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The clock is ticking for the Deferred Action for Childhood Arrivals program, which is at risk of being declared illegal if Congress doesn’t pass legislation to save it, said U.S. Rep. Joaquin Castro, D-San Antonio, on Tuesday.
Castro gathered San Antonio business leaders and others for a virtual press conference to urge Congress to use the post-election period to pass legislation that provides permanent relief to DACA recipients, also known as Dreamers.
“Today, [Dreamers are] small-business owners, teachers, veterans and essential workers. They are small-business owners who kept our economy running during the pandemic, and they are doctors and nurses who saved American lives and continue to do so,” Castro said.
He was joined by Richard Perez, president and CEO of the San Antonio Chamber of Commerce; Dawn Larios, executive director of the Texas Restaurant Association West Region; Teresa Niño, vice president for university relations at the University of Texas at San Antonio; and Giovanni Castillo, a DACA recipient and San Antonio small-business owner who came to the U.S. as a child 20 years ago.
Castro called on the state’s senators, John Cornyn and Ted Cruz, to “make good” on claims the two have made about supporting relief for DACA recipients and said he welcomed the participation of the senators, along with other Republicans in the House and Senate.
Castro said one strategy for saving DACA could include issuing visas to those in the program. Many Dreamers are now parents themselves, to more than 250,000 U.S.-born children, Castro said. Texas has the second-highest number of Dreamers of any state — more than 101,000 reside here.
Castro said all options should be on the table to protect this vulnerable population, including seeking Republican support, which would be needed to overcome a Senate filibuster.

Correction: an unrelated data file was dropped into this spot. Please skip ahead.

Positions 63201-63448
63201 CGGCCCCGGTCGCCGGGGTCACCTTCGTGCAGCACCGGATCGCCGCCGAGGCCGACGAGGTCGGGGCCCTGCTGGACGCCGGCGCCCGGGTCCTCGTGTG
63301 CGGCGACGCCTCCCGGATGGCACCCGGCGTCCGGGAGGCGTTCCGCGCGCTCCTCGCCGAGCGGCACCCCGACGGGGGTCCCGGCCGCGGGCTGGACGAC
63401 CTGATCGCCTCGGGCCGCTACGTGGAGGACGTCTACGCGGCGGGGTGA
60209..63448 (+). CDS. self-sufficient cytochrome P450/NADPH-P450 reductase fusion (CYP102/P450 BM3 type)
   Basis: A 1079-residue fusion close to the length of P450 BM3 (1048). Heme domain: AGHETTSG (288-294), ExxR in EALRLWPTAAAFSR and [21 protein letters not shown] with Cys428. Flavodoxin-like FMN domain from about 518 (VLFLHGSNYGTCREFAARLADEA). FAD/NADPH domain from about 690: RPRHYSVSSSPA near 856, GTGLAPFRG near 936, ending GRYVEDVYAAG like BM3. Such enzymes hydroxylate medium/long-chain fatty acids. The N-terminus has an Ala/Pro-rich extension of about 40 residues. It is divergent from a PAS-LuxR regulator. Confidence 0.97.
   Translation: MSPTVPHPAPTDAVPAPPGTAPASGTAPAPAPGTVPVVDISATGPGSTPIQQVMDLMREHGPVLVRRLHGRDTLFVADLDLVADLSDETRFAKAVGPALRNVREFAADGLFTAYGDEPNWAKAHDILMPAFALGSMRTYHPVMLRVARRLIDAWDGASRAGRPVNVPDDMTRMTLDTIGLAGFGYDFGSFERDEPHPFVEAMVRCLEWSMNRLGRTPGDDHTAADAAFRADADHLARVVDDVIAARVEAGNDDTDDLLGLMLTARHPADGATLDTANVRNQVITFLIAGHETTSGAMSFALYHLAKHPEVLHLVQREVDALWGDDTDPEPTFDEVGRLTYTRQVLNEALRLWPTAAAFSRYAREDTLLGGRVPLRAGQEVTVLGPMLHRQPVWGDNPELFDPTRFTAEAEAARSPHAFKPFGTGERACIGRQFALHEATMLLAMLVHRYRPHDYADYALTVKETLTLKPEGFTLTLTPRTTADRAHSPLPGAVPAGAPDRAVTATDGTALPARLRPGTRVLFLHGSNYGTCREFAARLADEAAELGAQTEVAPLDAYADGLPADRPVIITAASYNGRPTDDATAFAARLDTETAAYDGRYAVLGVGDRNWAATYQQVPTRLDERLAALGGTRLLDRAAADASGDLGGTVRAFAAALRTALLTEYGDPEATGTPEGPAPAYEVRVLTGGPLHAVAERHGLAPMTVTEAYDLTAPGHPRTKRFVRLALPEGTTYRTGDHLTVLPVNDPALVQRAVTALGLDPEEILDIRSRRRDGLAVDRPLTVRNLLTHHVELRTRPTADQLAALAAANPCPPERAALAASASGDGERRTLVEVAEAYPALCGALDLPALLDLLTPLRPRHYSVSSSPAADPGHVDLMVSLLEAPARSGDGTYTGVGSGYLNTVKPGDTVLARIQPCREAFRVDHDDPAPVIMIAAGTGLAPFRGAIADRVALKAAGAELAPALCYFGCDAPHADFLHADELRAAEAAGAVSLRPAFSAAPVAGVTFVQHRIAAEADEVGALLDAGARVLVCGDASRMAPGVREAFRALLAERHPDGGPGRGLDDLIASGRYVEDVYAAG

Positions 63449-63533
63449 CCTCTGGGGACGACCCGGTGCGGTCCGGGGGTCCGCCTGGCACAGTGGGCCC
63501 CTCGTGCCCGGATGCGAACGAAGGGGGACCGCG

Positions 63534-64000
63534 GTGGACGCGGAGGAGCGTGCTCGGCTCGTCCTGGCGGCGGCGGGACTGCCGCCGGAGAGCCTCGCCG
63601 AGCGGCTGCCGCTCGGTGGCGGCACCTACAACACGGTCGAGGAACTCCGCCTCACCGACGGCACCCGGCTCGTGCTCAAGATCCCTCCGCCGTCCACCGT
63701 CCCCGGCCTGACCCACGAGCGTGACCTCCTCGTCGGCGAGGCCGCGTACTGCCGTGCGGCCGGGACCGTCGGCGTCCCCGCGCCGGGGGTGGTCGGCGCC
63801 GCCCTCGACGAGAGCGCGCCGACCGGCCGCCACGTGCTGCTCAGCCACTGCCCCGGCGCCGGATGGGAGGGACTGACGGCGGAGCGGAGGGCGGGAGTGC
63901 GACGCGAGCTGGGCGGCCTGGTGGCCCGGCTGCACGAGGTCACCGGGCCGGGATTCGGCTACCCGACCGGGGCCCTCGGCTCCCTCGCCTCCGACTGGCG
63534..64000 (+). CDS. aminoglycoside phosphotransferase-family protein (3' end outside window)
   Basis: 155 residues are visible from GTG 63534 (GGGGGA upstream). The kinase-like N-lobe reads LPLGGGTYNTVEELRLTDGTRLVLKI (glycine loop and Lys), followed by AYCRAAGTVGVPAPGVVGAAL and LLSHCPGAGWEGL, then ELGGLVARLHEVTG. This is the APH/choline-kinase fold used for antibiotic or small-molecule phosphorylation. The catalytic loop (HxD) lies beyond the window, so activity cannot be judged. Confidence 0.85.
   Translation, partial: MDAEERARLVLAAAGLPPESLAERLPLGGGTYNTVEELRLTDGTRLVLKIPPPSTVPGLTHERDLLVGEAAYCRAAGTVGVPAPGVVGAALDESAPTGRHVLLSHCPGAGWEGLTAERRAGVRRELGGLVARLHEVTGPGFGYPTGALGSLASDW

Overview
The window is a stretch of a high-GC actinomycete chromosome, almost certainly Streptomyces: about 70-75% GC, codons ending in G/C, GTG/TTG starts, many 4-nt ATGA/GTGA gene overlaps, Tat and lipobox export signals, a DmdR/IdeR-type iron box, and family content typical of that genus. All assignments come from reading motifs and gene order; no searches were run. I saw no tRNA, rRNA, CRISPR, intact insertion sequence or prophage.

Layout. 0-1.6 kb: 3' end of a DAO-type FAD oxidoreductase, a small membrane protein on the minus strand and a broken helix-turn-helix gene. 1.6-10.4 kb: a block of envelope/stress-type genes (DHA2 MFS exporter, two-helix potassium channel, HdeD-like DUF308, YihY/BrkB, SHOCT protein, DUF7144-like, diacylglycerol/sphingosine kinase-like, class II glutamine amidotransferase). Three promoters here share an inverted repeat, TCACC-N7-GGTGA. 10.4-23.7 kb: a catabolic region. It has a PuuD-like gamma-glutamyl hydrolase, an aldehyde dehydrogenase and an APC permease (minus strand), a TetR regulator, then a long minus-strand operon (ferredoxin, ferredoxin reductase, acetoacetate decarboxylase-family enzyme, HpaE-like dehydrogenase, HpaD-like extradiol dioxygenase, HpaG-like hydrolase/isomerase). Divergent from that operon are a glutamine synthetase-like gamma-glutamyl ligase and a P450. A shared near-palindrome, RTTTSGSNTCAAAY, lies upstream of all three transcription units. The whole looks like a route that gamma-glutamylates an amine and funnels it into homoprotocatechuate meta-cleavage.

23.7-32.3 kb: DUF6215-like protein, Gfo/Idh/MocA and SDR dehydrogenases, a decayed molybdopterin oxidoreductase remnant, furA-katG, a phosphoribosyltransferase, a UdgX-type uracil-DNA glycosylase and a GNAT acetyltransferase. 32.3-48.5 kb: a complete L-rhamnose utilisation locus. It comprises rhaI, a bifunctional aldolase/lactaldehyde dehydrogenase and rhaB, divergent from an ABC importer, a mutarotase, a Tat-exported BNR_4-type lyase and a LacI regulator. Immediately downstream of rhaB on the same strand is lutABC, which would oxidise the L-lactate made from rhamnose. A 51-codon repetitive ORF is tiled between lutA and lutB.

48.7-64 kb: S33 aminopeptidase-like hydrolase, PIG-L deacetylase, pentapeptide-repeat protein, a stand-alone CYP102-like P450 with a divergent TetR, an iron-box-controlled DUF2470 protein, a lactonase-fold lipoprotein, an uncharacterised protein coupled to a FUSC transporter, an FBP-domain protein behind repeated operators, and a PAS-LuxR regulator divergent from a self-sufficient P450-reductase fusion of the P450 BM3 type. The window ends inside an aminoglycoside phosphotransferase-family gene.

“We’re going to look at whichever ways we can make it happen, whether it’s attaching it to a larger bill or whether it’s a standalone bill, but that’s still going to require some kind of negotiation and participation from Republicans in order to do that,” he said.
In early October, a court case challenging the legality of the program was sent back to a lower court in Texas after a three-judge panel of the 5th U.S. Circuit Court of Appeals agreed with the lower court that the implementation of DACA in 2012 was illegal. But the court kept the program in place for the time being, allowing recipients to renew their status but preventing first-time applicants from applying.
The case is anticipated to reach the U.S. Supreme Court, where the conservative majority could rule that the program is illegal.
Without action from Congress, nearly 600,000 DACA recipients could be at risk for deportation, said Perez, while an additional 400,000 DACA-eligible youth nationwide are currently prohibited from applying to the program.
“Only Congress can fix this, and they must pass a permanent legislative solution to protect Dreamers before the end of 2022 and in this lame-duck session,” he said. “Congress must act now to protect Dreamers and prevent families from being torn apart and kicked out of our workforce.”
Under the program, people who arrived in the U.S. unlawfully as children before 2007 are protected from deportation. They do not get legal status or a pathway to citizenship through DACA, but they can apply to obtain a driver’s license, Social Security number and work permit. Dreamers must submit an annual application and pay about $500 plus legal fees.
Castillo, the DACA recipient, said he has worried about deportation for years.
“I worry every day, not knowing what’s going to happen,” he said. “My kids, one is 16, my daughter is 12, they know what’s going on. They know I could not be here next year or next month. It’s always been really hard on my kids, my family and I’m sure for many other DACA recipients.”
While the court case is pending, Castillo said he’s thought about what he would do if Congress doesn’t pass legislation to grant permanent protection.
“Honestly it’s really hard … not knowing what’s going to happen to us,” he said.
Disclosure: San Antonio Chamber of Commerce, Texas Restaurant Association and University of Texas at San Antonio have been financial supporters of The Texas Tribune, a nonprofit, nonpartisan news organization that is funded in part by donations from members, foundations and corporate sponsors. Financial supporters play no role in the Tribune's journalism. Find a complete list of them here.